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Let’s face it, some people are very difficult to deal with. In fact, some colleagues are such a challenge they make going to work a nightmare.
You’ll recognise these difficult employees because they arrive at work daily with several large cases of emotional baggage.
It’s even worse when your boss is one of them.
Much of the excessive turnover in the workplace is due to the stress of having to deal with hot-headed bosses, overly sensitive managers, highly judgmental teammates and pessimistic directors.
A dear friend of mine was so happy with her career, she would often say: “I love what I do so much, I don’t feel like I have a job.” She phoned me one Saturday morning saying I must stop what I’m doing and meet her for coffee.
With tears in her eyes, she explained her new boss was a chauvinist pig and is doing everything in his power to get her fired. She claimed his aggression towards her was so excessive, she believed she had to quit immediately and find a similar position elsewhere.
We sat for a couple of hours, she thanked me for my advice, but had already made up her mind to resign.
After a couple of weeks, she started a new job but was confronted with another difficult superior, and to make matters worse, she was informed by a former co-worker at her dream job that Mr Pig had been fired. Unfortunately, she was not able to return.
If you’ve found a job you truly love, a difficult colleague’s behaviour shouldn’t be enough to force you out. No one should have this much power over your personal and professional pursuits. Here are three ways to handle problem people.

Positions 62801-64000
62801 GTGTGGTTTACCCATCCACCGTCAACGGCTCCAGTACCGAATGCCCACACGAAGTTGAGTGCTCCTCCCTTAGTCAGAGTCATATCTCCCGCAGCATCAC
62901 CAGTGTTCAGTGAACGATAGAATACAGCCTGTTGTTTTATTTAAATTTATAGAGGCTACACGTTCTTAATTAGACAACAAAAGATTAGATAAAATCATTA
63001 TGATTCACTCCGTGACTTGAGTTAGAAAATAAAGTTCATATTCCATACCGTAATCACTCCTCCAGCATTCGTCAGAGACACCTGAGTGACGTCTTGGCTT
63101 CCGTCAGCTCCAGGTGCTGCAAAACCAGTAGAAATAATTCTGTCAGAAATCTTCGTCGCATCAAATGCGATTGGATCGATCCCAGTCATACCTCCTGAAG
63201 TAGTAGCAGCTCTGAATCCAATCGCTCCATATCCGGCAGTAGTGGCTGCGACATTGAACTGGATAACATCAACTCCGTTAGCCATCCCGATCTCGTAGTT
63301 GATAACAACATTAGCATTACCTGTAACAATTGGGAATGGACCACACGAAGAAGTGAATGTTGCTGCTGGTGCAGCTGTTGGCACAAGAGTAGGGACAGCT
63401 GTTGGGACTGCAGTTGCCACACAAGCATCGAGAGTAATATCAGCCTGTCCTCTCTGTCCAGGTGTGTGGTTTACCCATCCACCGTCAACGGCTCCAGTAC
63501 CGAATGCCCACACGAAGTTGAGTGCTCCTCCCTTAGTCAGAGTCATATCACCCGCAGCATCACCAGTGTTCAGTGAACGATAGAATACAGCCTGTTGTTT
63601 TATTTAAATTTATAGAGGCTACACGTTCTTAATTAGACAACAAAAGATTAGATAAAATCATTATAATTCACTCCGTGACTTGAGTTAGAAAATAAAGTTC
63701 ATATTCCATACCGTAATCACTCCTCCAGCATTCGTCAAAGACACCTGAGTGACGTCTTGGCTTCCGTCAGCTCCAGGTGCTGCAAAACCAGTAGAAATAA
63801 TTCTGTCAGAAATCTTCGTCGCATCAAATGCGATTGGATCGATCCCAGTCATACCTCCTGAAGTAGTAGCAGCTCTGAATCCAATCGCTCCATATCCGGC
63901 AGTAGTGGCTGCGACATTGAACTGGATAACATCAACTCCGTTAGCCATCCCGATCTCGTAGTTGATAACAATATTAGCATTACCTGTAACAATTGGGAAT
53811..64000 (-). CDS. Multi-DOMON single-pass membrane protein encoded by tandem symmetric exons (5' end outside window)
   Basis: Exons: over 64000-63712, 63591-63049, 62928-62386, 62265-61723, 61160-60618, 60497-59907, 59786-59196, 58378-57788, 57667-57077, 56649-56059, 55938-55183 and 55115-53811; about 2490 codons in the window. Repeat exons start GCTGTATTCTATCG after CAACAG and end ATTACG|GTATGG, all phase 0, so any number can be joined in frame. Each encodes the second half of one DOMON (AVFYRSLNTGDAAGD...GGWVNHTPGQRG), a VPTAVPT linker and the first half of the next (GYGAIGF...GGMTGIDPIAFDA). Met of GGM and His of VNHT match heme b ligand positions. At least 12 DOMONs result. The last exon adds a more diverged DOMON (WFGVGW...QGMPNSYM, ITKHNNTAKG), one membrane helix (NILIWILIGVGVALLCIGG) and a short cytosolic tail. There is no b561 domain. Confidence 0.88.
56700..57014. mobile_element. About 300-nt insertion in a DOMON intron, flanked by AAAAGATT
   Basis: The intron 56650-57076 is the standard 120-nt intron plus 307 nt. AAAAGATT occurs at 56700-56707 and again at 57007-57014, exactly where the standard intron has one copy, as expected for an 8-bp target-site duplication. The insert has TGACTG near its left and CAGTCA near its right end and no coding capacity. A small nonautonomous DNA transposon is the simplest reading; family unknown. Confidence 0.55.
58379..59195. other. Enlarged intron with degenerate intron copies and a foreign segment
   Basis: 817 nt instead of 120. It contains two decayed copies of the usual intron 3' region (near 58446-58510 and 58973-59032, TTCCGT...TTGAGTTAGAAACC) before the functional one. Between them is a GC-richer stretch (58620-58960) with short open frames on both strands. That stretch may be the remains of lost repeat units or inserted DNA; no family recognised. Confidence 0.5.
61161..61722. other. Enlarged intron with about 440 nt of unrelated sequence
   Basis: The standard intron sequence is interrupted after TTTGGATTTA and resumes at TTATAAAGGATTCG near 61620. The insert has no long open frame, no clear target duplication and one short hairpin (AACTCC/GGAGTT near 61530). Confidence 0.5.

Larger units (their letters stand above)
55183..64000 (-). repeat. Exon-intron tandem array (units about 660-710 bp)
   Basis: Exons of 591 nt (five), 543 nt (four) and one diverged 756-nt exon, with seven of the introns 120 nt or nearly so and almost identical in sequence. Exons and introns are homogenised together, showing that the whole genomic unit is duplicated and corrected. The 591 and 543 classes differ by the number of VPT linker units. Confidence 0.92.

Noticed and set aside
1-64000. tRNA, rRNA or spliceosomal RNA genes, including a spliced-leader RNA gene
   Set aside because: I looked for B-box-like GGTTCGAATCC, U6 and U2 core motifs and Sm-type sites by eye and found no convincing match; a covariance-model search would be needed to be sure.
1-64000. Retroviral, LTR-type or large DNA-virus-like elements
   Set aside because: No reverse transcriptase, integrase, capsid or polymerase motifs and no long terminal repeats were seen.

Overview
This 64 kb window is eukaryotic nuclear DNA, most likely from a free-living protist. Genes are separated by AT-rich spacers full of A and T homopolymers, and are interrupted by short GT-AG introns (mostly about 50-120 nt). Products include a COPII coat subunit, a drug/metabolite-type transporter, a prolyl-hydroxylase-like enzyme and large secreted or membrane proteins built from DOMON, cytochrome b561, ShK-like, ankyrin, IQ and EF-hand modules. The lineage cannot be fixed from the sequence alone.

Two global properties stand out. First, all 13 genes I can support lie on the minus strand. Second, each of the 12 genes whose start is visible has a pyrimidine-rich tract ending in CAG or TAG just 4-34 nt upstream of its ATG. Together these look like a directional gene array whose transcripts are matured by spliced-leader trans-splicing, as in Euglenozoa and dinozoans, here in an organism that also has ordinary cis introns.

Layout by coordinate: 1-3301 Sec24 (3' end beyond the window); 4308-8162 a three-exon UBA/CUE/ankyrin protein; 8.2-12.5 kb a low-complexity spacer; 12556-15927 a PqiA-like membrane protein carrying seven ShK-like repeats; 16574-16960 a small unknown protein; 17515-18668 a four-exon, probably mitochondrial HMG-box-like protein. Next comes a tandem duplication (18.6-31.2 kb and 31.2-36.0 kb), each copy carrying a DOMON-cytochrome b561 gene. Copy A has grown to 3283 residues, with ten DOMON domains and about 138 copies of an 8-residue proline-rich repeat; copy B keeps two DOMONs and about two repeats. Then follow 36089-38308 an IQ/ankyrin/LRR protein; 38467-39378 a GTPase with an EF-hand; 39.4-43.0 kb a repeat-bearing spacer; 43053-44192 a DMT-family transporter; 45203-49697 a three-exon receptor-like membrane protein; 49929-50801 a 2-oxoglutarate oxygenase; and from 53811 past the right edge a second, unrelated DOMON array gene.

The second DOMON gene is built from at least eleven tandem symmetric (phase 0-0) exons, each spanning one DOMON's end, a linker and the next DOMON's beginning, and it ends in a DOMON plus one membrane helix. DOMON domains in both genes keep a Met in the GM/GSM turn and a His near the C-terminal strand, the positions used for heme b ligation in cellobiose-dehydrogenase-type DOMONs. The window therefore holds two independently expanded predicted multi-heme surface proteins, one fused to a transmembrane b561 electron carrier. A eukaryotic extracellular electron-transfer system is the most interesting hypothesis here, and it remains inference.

First, keep your composure. While they are going off, instead of becoming all heated and firing back, pause, gather yourself and map a way forward.
Second, focus on the person. All too often, we are so eager to have our personal goals served, we forget that these toy-throwers are humans who, due to deep needs going unfulfilled, require an unjust amount of attention in order to diffuse their behaviour. Lock in to them and show them that they matter.
Last, stop trying to make them change. This is not your job. Accept them for who they are and manage your internal output towards them and devise personal systems to navigate with and around them.
The grass is rarely greener on the other side and even if you work for yourself, you will have difficult business partners or suppliers, so by embracing problem personalities and working to make the best of these challenging types, you’ll learn more about who you are and become less difficult yourself.
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